I’ve been back at work a week now. I’ve been working out of the home, full-time. Hubby’s been home with the kids, full-time. Now, it’s time to go.
I’m a Special Education Teacher working with a great bunch of students and awesome staff. I couldn’t ask for anything better. Hubby has meals cooked by the time I come home, the kids are happy with Daddy at home and life is so much less stressful than the circle of craziness that two working parents and three different daycares would bring.
We are happy with less, because it gives us so much more.
If you are a new visitor, you might not know we’ve made the decision to leave our lives in a huge, sprawling suburb of Toronto, Ontario, to Smalltown, Ontario. (See Big City to Small Town.) This was a hard decision, but it is the best one for us. I love the city of Toronto – I can see the CN Tower from my living room. I love working there, I love the intellectual life and diversity (not to mention healthcare services). But I love my family more.
We are a super-powered, special needs family. We juggle appointments, therapies, diagnoses. And we want more. I want my children to walk on their own lawn. I want my kids to play outside without worrying about ‘smog advisories,’ ‘humidex’, or random strangers. I want my children to see their Grandparents and Aunt, who live in Smalltown, Ontario too.
We want small town life with a lower cost of living. We want the time and the space small town life will bring. In our world, smaller is bigger.
Recently we spent the weekend driving to local conservation areas and small towns, living small town life by proxy. But we honestly can’t afford those housing prices any more. (Heck, the whole outing cost nearly $50, including snacks and applepicking.) To live the life we want means we need to go further away. And we’re happy to do that.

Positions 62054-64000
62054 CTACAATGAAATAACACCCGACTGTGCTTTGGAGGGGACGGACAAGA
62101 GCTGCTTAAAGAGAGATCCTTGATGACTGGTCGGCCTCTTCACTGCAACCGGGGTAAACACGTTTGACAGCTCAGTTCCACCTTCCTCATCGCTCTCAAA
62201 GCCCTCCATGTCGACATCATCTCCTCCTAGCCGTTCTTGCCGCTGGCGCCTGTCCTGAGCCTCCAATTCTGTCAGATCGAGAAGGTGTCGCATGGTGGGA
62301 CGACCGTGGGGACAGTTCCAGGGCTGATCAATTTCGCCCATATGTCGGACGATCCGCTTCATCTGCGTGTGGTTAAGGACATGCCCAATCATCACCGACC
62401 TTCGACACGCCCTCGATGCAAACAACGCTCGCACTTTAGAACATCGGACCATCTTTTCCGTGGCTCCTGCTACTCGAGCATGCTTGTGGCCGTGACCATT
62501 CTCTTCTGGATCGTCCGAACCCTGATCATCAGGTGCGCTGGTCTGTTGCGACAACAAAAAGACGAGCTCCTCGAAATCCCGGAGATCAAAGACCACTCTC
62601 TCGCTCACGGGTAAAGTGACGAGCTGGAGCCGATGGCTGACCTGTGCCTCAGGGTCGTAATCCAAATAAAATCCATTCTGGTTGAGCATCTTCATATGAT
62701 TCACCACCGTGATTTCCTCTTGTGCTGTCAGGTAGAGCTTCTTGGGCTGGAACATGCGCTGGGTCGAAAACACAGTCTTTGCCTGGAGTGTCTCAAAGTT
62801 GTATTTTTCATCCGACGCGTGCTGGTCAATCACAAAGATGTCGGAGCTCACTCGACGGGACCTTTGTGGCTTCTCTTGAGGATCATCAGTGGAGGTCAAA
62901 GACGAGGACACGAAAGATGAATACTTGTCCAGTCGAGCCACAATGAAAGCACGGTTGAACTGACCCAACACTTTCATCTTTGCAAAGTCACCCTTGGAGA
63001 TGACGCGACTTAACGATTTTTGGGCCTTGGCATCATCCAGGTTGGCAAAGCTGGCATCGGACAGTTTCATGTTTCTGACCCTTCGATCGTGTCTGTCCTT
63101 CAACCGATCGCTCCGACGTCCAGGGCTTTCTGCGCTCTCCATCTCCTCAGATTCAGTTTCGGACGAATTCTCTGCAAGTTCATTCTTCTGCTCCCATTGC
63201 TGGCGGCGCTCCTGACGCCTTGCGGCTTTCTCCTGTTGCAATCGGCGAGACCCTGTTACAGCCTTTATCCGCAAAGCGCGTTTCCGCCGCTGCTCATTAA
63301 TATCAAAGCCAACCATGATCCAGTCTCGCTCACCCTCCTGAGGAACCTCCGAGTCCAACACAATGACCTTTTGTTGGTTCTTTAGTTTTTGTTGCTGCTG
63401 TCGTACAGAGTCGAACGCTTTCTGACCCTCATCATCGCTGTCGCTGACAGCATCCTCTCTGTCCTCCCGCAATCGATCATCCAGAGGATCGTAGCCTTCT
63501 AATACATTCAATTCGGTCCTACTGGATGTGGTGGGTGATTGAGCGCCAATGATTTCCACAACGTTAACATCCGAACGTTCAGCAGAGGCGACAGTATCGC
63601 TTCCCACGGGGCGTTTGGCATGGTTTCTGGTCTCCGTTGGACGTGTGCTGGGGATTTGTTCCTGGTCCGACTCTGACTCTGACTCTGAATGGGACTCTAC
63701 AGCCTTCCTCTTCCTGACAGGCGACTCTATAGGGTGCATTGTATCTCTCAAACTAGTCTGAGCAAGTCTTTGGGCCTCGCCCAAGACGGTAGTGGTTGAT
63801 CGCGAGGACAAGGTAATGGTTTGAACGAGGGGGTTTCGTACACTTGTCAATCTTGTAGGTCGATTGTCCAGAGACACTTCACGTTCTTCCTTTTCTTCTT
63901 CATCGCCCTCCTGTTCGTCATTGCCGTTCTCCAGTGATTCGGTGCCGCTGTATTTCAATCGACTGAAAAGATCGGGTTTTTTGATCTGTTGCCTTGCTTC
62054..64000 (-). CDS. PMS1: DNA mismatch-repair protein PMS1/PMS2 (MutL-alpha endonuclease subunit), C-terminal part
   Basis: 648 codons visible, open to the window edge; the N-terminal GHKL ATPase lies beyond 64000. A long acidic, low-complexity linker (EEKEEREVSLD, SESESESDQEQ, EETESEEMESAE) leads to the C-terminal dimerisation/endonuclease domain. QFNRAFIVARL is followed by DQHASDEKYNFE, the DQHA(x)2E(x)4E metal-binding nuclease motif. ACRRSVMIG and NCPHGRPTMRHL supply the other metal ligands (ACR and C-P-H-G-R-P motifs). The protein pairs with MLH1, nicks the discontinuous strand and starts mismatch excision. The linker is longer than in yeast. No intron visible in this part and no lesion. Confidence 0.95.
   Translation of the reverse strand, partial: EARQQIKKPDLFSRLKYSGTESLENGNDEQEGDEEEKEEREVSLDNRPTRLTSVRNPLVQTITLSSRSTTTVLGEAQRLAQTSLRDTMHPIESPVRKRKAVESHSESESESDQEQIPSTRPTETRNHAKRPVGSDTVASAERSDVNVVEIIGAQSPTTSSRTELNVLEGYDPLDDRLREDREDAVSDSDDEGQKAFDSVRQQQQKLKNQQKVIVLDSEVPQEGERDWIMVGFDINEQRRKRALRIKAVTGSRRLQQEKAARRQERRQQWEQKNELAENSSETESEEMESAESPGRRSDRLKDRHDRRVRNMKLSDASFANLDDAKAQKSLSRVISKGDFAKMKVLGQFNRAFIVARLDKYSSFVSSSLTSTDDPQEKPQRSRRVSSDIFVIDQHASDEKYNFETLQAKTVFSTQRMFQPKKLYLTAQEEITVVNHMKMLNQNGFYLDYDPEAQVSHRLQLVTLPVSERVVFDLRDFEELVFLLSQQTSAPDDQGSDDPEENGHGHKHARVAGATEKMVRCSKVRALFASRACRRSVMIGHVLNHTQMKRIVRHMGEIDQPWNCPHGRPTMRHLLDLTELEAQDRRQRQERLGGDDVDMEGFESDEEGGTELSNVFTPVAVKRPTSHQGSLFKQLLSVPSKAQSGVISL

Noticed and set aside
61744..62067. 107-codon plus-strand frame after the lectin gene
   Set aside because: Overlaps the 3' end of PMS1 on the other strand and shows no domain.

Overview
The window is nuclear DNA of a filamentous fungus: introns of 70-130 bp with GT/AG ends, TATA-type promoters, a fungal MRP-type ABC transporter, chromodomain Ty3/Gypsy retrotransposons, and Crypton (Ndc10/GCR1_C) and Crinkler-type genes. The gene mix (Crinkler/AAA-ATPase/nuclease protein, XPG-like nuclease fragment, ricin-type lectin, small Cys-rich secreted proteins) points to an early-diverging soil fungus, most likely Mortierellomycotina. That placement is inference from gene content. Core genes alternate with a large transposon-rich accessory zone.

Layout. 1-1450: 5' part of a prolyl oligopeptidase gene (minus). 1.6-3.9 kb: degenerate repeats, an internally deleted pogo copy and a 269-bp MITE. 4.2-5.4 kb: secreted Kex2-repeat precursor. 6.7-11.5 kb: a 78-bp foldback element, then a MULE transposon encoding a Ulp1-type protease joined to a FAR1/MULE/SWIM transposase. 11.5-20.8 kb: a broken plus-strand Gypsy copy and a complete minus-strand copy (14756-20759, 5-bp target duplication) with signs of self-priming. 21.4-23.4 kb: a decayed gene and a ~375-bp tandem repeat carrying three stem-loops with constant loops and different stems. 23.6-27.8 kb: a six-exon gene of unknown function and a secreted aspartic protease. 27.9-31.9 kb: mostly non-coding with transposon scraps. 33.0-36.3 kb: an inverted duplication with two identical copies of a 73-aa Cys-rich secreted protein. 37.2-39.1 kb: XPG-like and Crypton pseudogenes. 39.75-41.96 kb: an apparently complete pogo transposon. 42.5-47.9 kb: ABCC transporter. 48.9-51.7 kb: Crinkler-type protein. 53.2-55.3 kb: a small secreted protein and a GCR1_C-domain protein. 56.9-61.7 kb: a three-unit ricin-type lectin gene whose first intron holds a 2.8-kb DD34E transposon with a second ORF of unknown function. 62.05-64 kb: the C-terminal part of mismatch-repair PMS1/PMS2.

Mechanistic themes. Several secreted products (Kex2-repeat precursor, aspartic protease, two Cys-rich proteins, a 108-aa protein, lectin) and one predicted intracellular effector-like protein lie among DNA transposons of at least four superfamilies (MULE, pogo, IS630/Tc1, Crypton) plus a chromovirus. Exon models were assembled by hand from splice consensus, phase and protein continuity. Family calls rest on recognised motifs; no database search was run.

Right now, we want to get out of our neighbourhood. We’ve been living in our area for a few years. Our old building is in a forgotten area. Our neighbours used to be ‘quirky.’ Everyone was a little rough around the edges, but most folks had a heart of gold. We were a mix of ‘working poor’, ‘working class’, and ‘dirt poor.’ (See White Trash vs. Day of Pink) Many people worked shift work, and those who were home during the day would hang out together.
Police would patrol the area on weekends to stop alcohol-induced fighting. People smiled together, laughed together and gossiped together. Everyone talked to each other, except for that one guy who didn’t talk to anyone. But, everyone talked about him.
With a change in property management the neighbours are now are scary. Most of those nice folks left, and the new folks coming in are a much younger, partying crowd bringing drugs, baseball bats, and the police.
This week alone Hubby witnessed an assault while waiting to pick my son up from the bus, and advised the victim to put down his baseball bat. On Sunday morning Hubby shared the elevator with a gentleman wearing “Hell’s Angels” patches on his vest. I don’t know about you, but in my area no one wears stuff like that unless they belong to the Hell’s Angels.
On that same day Hubby was took the kids out to the park. On the way to the park he passed a building that had dozens of police cruisers and a coroner’s van parked in front. He later heard on the radio that a woman was murdered there last night.
It’s time to go.
Old Neighbour and Pig
He’s not a Hell’s Angel either, just some guy who lived on the 8th floor with his pet pig. (I told you my neighbours were quirky!)
Sadly, I haven’t seen him much lately and assume he’s moved out too. More drug-dealers and partiers fill his space. It is time to move. Our small town building has become decidely big city.